Macaroni and cheese has been around longer than 1937 when the Kraft Company put it inside a small blue and yellow box. Traveling back in time to Italy again, remember, those Romans invented meatloaf, with two versions of the origin.
13th Century Neapolitan cooks were using a recipe called “de lasanis”, sounds a lot like lasagna and for good reason. Fermented dough sheets were cut into two inch strips, boiled in water, drained and tossed with grated Parmesan cheese. Whole sheets were also used as a layer between other layers of cheeses and spices, an early version of lasagna.
However, Thomas Jefferson’s daughter, Mary Randolph, is credited for making the American version of macaroni and cheese. After visiting Italy, Jefferson brought back a pasta making machine, and a recipe for a pasta dish, using Parmesan cheese. His daughter changed the recipe and substituted Cheddar, as Parmesan wasn’t readily available in Virginia. Jefferson was fascinated with Italy’s culture and cuisine, and named his home Monticello (pronounced Mont-eh-chello (like the musical instrument – Cello). Its translation is “hillock” or “little mountain; in 1888, founding residents of Monticello, Utah (there are 16 Monticello towns in the USA) adopted the name for their town, but its pronunciation is Mon-ti-sel-o. What can I say, Americans are hooked on phonics!
Why do we love macaroni and cheese so much? It goes back to basic needs for nurturing and comfort. The taste, smell, texture allows our brain to remember memories long past of being held, comforted, protected. Then again, put a load of chilies or hot sauce in macaroni and cheese to kickstart memories of wild times that felt just as good as the comforting ones.
Basic recipe for macaroni and cheese typically uses one cheese, but my recipes usually aren’t typical. Depending on how creative I feel like being, it could be 2-3-4, even 5 cheeses; made in a pot on the stovetop, or baked in the oven for a slight browning and crisping on top. No matter how many cheeses used, it always begins with the making of a roux (fat plus flour), adding milk to create béchamel sauce (white sauce), then the mixing in and melting of the cheese(s).
The recipe I’m going to be giving is for the stovetop, but can always be spread into a baking dish for getting that browned, crispy topping. I named this version of my mac n' cheese "Heart Attack Mac n' Cheese" for a very good reason; anyone who tried it said, "Eat this mac n' cheese every day, and you'll end up having a heart attack!" I used a friend as a guinea pig, who shared some with her son; she asked if there was any way she could get more. I considered that request a great complement in itself, so of course gave her another container full. By the way, I break a rule on making the roux by not using equal parts fat with flour, but once you taste this, forgiveness is easily given. One more thing, as I'm making the sauce I'm also cooking up the elbow macaroni; that way it all comes together piping hot and fresh.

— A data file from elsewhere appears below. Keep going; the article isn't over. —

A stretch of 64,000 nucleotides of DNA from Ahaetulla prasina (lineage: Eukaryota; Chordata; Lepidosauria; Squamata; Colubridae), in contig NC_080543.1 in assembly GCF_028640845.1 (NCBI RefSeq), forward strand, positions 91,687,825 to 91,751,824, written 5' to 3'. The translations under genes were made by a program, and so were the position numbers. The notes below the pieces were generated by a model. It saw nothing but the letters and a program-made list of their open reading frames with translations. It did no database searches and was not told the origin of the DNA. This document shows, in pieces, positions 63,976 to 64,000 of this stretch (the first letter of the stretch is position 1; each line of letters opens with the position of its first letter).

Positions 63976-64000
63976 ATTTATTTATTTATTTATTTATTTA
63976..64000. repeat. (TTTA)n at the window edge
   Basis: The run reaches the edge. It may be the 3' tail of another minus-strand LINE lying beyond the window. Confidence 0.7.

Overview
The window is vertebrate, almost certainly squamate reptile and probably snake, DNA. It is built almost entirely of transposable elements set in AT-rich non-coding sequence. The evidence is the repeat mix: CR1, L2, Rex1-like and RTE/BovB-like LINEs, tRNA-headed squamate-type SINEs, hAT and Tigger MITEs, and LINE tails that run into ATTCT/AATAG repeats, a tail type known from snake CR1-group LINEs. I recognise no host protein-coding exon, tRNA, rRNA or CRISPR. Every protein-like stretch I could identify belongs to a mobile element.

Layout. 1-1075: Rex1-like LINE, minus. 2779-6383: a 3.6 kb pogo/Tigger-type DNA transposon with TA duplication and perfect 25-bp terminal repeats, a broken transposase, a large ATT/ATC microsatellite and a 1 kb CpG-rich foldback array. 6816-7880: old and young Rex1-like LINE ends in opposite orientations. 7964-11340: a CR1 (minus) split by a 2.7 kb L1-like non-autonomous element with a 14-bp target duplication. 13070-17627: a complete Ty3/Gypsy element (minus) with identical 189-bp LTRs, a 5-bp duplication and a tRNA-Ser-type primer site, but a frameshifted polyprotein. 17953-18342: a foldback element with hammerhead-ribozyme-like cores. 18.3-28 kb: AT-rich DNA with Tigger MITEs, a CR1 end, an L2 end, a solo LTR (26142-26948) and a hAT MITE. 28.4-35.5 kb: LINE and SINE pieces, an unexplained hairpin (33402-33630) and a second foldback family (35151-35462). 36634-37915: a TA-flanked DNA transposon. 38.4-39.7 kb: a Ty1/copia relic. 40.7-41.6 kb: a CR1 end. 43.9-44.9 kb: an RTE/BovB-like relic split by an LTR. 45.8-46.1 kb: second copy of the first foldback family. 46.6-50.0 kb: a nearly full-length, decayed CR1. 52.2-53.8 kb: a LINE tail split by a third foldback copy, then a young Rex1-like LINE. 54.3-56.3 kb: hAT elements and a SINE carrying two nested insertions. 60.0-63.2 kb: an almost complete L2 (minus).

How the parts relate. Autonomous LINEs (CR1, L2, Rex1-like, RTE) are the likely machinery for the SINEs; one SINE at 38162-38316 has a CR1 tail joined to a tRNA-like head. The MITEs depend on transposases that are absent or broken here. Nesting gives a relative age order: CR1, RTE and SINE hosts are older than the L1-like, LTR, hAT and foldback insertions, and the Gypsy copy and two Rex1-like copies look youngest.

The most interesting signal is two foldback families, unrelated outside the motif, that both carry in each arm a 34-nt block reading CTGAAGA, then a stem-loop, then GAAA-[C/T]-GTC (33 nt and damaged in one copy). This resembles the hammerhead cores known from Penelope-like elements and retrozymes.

Ready for a heart attack?
Heart Attack Mac n' Cheese
16 Tbsp. salted butter
1 cup flour
1 tsp ground black pepper
1 Tbsp. fine sea salt
1 tsp paprika
4 cups heavy cream
1 cup milk
1 cup shredded Monterey Jack cheese
1 cup crumbled goat cheese
2 cups shredded, extra sharp Cheddar cheese
6 cups cooked large elbow macaroni
In a large saucepan, melt the butter on medium-high heat (make sure to watch and not let burn or brown); begin whisking in the flour until well incorporated. Continue whisking for five minutes as the roux begins to turn a golden color. Add in the black pepper, sea salt, paprika, heavy cream and milk; bring to a boil.
Immediately add in the Monterey Jack cheese and begin whisking until smooth; add in the goat cheese, whisk until smooth; repeat with the Cheddar cheese, but one cup at a time.
If you took my advice and cooked the macaroni while making the sauce, drain it, but put it back into the pot it was cooked in. Once you begin adding the cheese sauce, the heat from the pot will keep it from clotting around the drained pasta.
Mix it all together gently; you don't want to smash or break apart the macaroni. Now serve it up and enjoy; and we found out that even eaten cold, it was delectable! Servings? Good question and I'm going to estimate 12 to 16. While I could only eat a half cup before going into "this is so good!!!" shock, Roy was able to eat a whole cup full and still want more.
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